Out of a home bakery in Bowie, Maryland, a young entrepreneur creates treats that are as delicious as they are helpful. For each cupcake this baker sells, he gives one away to someone in need. Behind the operation is 14-year-old Michael Platt.
Platt started baking with his grandmother at nine years old, and by 11, he was open for business. He calls his company "Michael's Desserts" and his business model based on another philanthropic company. "I knew I wanted to start a business, but I didn't really know how to do it, I guess," Platt told CBS News while baking peppermint chocolate cupcakes at home.
"My parents got me a pair of Tom's shoes for Christmas. And Tom Shoes' business model is one-for-one, which is my business model," he said.
Platt recently got an order for a few dozen cupcakes, and as promised, he doubled the order and packed up the extra cupcakes to bring to a homeless shelter. The teen visits several shelters in the DMV area, and he also hands out cupcakes to homeless people on the street.
"But, when your kids say they're interested in doing something — something so positive — you're going to do what any parent does and make it work," she said.
Platt, now a freshman, is homeschooled so he can focus on his business and charity, P.L.L.A.T.E., which is an acronym for power, love, learning and access to everyone.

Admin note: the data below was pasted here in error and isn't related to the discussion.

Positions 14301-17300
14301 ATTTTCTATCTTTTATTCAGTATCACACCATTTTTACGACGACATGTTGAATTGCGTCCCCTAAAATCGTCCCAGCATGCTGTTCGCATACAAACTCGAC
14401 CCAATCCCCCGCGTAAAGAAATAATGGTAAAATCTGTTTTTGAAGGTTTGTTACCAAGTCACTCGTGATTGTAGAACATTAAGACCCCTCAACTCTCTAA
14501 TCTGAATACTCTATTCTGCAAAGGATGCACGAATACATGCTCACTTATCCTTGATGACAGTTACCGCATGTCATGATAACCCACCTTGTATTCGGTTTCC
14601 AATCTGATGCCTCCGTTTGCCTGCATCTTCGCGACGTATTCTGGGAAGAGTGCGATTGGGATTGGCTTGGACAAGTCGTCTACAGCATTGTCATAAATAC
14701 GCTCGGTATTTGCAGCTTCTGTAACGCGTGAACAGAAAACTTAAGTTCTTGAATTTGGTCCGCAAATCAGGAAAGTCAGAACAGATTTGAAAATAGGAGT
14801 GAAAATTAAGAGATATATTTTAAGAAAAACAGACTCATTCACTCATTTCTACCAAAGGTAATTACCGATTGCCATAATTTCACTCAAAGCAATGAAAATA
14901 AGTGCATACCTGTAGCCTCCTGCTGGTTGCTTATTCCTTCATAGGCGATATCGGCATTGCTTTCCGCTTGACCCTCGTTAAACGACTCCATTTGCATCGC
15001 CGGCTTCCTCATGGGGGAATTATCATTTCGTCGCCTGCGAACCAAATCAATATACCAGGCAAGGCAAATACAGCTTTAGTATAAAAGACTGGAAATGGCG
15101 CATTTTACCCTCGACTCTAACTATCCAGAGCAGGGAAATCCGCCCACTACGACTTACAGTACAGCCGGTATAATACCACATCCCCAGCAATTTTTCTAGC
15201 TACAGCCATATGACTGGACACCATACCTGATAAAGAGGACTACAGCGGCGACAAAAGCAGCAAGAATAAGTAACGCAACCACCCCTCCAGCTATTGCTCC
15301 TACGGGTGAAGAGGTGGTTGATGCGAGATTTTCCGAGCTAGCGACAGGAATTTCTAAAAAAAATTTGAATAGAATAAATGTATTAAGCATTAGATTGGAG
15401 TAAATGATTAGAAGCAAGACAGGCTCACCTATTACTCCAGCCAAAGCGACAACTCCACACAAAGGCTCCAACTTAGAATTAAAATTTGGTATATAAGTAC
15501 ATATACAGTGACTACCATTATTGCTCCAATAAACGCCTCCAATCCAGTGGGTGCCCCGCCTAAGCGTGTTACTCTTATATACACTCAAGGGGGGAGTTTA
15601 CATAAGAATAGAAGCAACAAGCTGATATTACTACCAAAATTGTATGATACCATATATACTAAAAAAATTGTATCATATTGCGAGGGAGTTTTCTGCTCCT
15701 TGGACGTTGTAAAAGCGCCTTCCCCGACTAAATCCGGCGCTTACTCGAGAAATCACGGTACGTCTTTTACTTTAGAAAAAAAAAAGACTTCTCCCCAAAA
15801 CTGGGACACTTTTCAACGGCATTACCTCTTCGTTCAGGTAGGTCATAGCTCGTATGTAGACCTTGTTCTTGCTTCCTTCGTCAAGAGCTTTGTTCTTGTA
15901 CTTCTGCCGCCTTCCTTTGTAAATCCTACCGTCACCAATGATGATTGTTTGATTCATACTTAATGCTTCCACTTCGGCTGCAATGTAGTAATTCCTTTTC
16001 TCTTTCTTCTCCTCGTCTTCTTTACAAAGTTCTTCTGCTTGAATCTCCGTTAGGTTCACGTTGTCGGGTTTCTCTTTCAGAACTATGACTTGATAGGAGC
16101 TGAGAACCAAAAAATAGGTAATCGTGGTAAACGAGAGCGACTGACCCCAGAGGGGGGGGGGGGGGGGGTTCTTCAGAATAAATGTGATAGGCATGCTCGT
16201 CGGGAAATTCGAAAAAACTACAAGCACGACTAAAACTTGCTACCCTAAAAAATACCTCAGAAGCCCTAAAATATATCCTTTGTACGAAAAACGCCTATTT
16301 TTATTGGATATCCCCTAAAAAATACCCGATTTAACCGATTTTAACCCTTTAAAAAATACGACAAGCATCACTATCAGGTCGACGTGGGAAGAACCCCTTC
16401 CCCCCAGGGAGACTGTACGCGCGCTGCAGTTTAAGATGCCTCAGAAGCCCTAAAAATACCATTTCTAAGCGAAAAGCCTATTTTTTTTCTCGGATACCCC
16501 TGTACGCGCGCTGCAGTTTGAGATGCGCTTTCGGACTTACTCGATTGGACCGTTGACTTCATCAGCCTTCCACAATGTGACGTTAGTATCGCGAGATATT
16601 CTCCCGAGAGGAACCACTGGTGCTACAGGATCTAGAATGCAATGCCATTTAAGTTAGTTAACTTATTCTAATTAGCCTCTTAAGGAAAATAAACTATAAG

Platt hopes to open a pay-what-you-can grocery store for people who want to shop for affordable items. The nonprofit also offers seminars for grocery shopping on a budget and gardening to give people more food options.
As if running the bakery and charity wasn't enough, Platt partners with No Kid Hungry and raises money for the organization which helps children in need of food. He's also been a contestant on Food Network's "Kids Baking Championship."
On top of all of that, Platt recently gave a TED talk on being a young entrepreneur. He hopes his story inspires people to help others. "[Kids] can do what they love to do what they do and also be able to help people," he said as he iced his peppermint cupcakes.
"If everyone does what they can to end a problem that they're passionate about, then the problem will end," he said. Then, he packed up 48 cupcakes in his personalized boxes and brought them to a homeless shelter in Silver Springs, Maryland – just in time for dinner.